Remnant 2 is a fitting showcase for Unreal Engine 5’s Nanite tech

Remnant 2 offers an interesting twist on Dark Souls-style action games, combining the core structure of that series with third-person shooter gameplay and a procedurally generated world. It’s a formula pioneered by the first Remnant game in 2019, but the sequel is more interesting on a technical level – as it’s a current-gen-only title that takes advantage of Unreal Engine 5 features and the enhanced power provided by PS5, Series X and Series S. We tested the game on each of these consoles to find out if its visuals fit its ninth-gen heritage and if its procedural systems can deliver a satisfying adventure.

Remnant 2 certainly makes a great first impression. The game’s tutorial area offers a brief look at a Last of Us-style post-apocalyptic city, which offers satisfying visuals, with excellent artwork, detailed elements, and advanced lighting creating a fascinating, lived-in environment. However, locations beyond the tutorial area are more mixed, with some – like the dark 20th-century city of Losomn – featuring a decidedly less lavish look and relatively basic indirect lighting. These types of dark environments are often difficult to light up convincingly, and that’s certainly true here.

This may be due to the lack of some key features of Unreal Engine 5, such as Lumen real-time global illumination or any ray tracing effects. Instead, the main UE5 technology is the Nanite virtualized geometry system, which manifests itself in a distinct lack of pop-in LOD and an excellent level of geometric detail up close. The virtual shadow maps also seem to make the cut and although the shadows are uniformly sharp, there is no visible shadow cascading – so no cutoff point where the higher resolution shadows give way to lower resolution versions farther from the camera.

Oliver’s soft tones accompany this video presentation of our Remnant 2 coverage.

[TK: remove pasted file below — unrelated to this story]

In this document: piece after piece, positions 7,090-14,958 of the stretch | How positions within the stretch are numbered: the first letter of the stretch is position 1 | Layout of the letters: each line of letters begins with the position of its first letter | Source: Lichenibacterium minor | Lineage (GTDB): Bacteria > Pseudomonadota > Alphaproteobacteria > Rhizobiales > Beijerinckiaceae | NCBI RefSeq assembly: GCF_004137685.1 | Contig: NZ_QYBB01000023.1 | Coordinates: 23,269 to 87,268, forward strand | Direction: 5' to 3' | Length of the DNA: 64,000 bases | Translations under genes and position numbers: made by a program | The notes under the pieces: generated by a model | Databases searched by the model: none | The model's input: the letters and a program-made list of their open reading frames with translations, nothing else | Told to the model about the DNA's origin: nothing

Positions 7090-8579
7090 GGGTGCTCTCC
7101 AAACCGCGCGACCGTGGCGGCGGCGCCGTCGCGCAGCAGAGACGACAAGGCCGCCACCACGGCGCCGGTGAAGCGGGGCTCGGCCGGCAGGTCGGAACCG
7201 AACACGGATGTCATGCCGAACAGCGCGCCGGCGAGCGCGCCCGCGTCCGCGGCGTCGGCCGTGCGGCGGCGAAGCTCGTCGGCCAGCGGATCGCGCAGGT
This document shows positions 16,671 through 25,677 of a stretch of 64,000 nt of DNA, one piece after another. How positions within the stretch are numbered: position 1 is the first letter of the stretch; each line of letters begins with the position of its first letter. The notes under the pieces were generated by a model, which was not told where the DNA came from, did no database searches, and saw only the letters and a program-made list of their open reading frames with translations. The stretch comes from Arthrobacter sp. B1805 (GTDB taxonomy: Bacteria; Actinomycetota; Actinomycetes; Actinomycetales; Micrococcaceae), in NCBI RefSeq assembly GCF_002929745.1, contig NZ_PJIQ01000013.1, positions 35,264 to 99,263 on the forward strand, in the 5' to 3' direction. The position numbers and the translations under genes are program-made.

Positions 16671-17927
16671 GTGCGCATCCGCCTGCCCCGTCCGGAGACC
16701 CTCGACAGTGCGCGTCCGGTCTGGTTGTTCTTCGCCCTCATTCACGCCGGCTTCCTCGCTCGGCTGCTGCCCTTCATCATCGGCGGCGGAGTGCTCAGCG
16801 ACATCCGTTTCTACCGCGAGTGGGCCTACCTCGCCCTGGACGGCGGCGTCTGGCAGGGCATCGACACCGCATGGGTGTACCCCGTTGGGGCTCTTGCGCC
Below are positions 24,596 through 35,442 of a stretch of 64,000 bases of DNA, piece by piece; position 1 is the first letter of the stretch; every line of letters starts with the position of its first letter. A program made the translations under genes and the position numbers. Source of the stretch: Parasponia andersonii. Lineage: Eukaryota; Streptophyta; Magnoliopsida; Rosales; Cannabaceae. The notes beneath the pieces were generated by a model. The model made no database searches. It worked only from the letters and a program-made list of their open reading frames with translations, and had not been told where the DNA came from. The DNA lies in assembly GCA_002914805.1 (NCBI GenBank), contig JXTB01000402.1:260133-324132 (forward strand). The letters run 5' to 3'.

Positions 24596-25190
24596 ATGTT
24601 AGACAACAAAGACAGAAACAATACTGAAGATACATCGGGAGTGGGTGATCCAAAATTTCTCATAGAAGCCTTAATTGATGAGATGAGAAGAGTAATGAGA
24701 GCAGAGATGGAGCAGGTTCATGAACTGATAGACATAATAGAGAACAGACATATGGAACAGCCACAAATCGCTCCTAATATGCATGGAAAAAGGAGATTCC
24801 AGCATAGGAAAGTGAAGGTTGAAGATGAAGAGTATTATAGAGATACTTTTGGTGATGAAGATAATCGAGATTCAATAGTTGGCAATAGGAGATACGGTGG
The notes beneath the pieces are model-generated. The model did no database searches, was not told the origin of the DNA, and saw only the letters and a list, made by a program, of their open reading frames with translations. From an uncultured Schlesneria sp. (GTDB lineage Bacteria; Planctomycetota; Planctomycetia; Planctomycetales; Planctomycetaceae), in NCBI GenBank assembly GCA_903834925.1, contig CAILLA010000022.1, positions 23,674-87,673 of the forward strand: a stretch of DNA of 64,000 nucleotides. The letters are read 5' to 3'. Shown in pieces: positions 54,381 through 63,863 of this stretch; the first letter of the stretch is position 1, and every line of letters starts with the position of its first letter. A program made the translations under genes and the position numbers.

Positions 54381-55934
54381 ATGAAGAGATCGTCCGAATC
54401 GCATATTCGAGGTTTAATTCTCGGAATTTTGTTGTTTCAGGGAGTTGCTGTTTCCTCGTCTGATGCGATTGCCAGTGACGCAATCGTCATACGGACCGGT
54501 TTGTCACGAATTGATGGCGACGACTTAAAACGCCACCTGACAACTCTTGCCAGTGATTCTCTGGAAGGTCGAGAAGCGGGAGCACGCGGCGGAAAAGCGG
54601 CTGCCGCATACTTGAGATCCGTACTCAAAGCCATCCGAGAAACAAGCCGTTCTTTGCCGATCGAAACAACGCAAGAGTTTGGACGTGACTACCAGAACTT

Another factor is that the game’s locations appear to be composed of a series of pre-made environmental blocks integrated via a procedural generation system. The key areas of each location appear to be the same across multiple playthroughs, but the middle sections change for each character you create. Some of these blocks can look quite attractive, from bright and ornate fairy interiors to more sci-fi oriented environments. Interior spaces in general seem to do particularly well, with high-fidelity designs and materials. As you approach any given item, you can really appreciate the fine detail. Other environmental blocks, like the exteriors of Losomn, prove to be a little less convincing.

To some degree, your mileage will vary depending on how the game is presented due to its extensive procedural systems. I started the game on a new character, after playing for about a dozen hours on my first one, and encountered a totally different first world with different plot elements as well. On another new character, I started again on Losomn, but this time in a different realm with a very different layout from my first run on PS5.

This kind of replayability is welcome – especially for DF reviewers – but they make the game feel a little less consistent than other action titles. You don’t really feel a strong sense of progress as you progress through each area, and there aren’t any solid visual panels to help you track your progress. You’ll find your way through the game by mostly consulting the in-game map, which helpfully fills in as you approach each level.

Using Nanite produces sufficiently detailed environments with high geometric complexity – but other major features of the UE5 are missing.

There’s nothing here that seems overly ambitious, but each environment is filled with geometric detail in a way we haven’t seen in last-gen efforts – including 2019’s original Remnant, which features more restrained environments and a flatter look than its sequel. It’s hard to imagine this level of visual improvement without targeting more powerful 9th ​​Gen consoles as a baseline.

Remnant 2 has a few minor issues though. The game makes heavy use of screen space effects, with very obvious occlusion issues when information needed for SSR and screen space shadows are removed from view. It’s not unique to Remnant, but the game relies on these techniques more than most, which can be a little distracting at times. The game’s cutscenes also have a reduced scope compared to other games, and lack realistic characters, detailed facial animation, or choreographed action scenes – a consequence of its lower production values ​​than a contemporary AAA game. Cutscenes also sometimes have weird issues, like very low-resolution shadows in one scene and weird graphical artifacts right after a cut-out camera on PS5.

Overall though, Remnant 2 is an engaging game. The environmental art is of impressive quality and is made using generous Nanite-powered polygonal detail. Lighting is good, enemies are visually interesting and respond convincingly to gunfire and melee attacks, and player animations are responsive. The game’s motion blur also has a pleasingly long shutter speed, even when playing at 60fps. Remnant 2 may not make the most of Unreal Engine 5, but it’s a visually polished game that holds up well among the small cohort of current-gen-only titles.